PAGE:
Most days, Parliament Hill is buzzing with political activities where party politics and issues of the day dominate the corridor conversation.
On a recent Saturday, the focus shifted to a more behind-the-scenes group of individuals who help keep Parliament running smoothly.
More than 400 former and current House of Commons pages reunited in Ottawa to mark the program’s 40th anniversary. Some travelled from places as far away as Sydney, Australia and Barcelona, Spain to participate in the festivities.
Each year, 40 bilingual young Canadians who are entering their first year of university are hired to work part-time as pages in the Commons chamber. Nearly nine years ago, in 2009-10, yours truly was one of them. It was my first job on Parliament Hill.
Pages have been in the House of Commons since the beginning, assisting MPs in various ways, from delivering MPs messages and glasses of water, to welcoming visitors.
Historically, however, the pages were young boys from local communities.
In 1978, the House of Commons formalized the program. The move meant for the first time in Canadian history women could work as pages in the commons. The idea was to give young Canadians from across the country a front row seat to Canadian democracy in action for one year.
Since it started, 1,603 youth have been hired as House of Commons pages. Upon completion of their year in the chamber, they’ve gone on to successful careers in the public service, law, diplomacy, business and journalism — to name a few.
More than a handful still work on Parliament Hill in some capacity or another.
On May 5, career stories were swapped and friends were reunited — with more than a few taking a trip down memory lane to remember the events in the House of Commons the year they were employed.
Some recalled the 1995 Quebec Referendum, when tensions were high. More than a few pages, who are required to be politically neutral while serving, recalled the challenges of keeping their own opinions on the matter quiet.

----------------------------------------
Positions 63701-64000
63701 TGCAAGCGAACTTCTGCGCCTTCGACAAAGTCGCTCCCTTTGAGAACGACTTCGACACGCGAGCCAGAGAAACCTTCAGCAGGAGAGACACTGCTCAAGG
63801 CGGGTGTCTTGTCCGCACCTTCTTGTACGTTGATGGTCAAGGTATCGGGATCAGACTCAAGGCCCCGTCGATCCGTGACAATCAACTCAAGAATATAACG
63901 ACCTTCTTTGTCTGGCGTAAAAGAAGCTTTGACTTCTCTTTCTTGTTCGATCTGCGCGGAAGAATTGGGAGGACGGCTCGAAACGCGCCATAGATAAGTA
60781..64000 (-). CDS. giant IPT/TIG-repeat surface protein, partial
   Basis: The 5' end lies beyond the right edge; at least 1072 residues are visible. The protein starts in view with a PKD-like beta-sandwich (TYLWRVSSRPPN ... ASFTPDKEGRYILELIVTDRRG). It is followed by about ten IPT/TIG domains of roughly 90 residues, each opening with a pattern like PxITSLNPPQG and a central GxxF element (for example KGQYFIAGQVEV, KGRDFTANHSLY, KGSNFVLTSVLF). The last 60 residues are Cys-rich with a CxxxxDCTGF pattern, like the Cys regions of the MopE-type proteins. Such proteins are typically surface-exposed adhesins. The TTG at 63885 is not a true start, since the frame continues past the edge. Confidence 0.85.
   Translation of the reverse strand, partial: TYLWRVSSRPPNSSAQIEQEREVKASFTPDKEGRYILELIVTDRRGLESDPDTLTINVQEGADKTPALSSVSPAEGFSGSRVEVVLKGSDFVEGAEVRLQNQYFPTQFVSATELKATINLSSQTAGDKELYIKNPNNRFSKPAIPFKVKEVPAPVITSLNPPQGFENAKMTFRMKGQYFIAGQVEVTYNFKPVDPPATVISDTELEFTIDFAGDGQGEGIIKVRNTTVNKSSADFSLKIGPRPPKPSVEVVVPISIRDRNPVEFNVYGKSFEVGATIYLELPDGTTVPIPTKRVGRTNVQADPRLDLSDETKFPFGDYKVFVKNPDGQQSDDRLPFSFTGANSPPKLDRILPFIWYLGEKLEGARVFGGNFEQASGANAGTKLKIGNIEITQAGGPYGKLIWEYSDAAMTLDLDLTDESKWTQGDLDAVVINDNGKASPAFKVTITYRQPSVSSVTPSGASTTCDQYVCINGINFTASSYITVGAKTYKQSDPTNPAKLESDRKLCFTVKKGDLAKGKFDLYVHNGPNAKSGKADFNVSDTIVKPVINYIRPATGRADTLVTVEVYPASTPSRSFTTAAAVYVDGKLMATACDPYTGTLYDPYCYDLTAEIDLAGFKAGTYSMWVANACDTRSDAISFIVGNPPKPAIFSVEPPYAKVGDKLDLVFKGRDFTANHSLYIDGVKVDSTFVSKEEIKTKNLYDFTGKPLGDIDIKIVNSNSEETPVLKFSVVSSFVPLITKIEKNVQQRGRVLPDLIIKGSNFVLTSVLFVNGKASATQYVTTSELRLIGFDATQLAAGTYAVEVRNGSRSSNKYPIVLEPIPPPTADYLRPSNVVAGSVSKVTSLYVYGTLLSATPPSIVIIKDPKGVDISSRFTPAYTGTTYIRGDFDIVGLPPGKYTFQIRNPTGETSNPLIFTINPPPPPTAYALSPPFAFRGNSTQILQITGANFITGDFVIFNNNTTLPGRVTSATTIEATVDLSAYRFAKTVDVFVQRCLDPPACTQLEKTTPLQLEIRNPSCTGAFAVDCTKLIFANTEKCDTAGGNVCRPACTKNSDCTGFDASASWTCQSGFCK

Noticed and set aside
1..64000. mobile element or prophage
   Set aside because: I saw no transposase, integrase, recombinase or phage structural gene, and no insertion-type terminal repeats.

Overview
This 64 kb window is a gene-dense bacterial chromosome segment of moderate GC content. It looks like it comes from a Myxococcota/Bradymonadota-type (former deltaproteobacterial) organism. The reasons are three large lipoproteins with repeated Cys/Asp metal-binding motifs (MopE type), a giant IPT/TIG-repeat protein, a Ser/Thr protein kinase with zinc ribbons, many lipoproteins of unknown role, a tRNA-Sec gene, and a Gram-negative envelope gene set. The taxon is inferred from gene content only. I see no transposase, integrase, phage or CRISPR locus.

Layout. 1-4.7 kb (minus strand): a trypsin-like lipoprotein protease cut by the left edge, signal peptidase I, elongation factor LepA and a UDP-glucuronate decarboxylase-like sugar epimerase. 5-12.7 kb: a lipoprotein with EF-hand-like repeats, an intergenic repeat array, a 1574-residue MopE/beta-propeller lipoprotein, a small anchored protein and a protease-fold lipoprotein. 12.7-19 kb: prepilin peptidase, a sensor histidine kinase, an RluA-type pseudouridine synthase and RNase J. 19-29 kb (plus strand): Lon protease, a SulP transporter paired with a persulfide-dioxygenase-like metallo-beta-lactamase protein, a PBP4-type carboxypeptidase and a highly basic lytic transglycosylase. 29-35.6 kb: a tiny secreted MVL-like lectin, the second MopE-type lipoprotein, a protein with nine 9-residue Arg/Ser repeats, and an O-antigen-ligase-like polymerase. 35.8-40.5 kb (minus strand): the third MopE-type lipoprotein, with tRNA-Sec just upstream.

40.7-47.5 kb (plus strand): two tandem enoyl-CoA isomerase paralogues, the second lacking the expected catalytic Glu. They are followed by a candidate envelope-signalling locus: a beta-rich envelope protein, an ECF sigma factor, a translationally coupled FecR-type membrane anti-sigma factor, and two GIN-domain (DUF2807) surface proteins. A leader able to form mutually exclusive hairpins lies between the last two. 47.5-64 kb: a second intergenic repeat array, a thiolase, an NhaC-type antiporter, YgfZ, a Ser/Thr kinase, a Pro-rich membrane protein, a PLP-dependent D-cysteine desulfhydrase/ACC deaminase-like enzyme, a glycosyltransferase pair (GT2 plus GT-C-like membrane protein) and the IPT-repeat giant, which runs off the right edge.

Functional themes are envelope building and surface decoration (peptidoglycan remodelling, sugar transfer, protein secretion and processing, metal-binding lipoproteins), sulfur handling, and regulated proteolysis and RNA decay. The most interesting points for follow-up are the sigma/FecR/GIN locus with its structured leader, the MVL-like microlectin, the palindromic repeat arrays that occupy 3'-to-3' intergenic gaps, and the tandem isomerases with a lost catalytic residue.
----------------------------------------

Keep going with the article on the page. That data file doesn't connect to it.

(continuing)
Others were in the chamber when MPs were debating the original North American Free Trade Agreement in 1993, during which pages were eventually relieved of their duties for the evening as politicians of all stripes debated the issue into the wee hours of the morning.
The 2014-15 crop of pages weren’t so fortunate. A series of votes meant they were required to staff the chamber around the clock for three days straight. Other pages recalled years of federal elections, prorogations and presidential visits.
My own year in the chamber saw MPs seized with the issue of Canada’s treatment of Afghani detainees. The House, which was at the time a minority parliament under Prime Minister Stephen Harper, also prorogued for a couple of weeks — a move that meant yours truly spent her time cataloging old House debates in one of Parliament’s many vaults.
No one, it seemed, had a boring year.
The House of Commons Page Reunion wasn’t the only youthful gathering of note happening in Ottawa this week.
Some 60 delegates from 4-H Canada clubs located across the country were also in town for the organization’s annual Citizenship conference. The conference ran May 3-5.
The annual meeting, held since 1972, serves a similar purpose: exposing young Canadians to the workings of the federal government.
Attendees are selected by their provincial 4-H organizations. For three days they attend workshops and meet with politicians. Agriculture Minister Lawrence MacAulay visited with the group on Thursday, as did Ottawa’s newly appointed senator Rob Black — a former, 4-H Canada president and the only senator currently sitting who has a background in agriculture.
It’s yet another example of how efforts are being made to give young Canadians a chance to develop an interest in Parliament, politics and policy — tools and skills that can become useful down the road.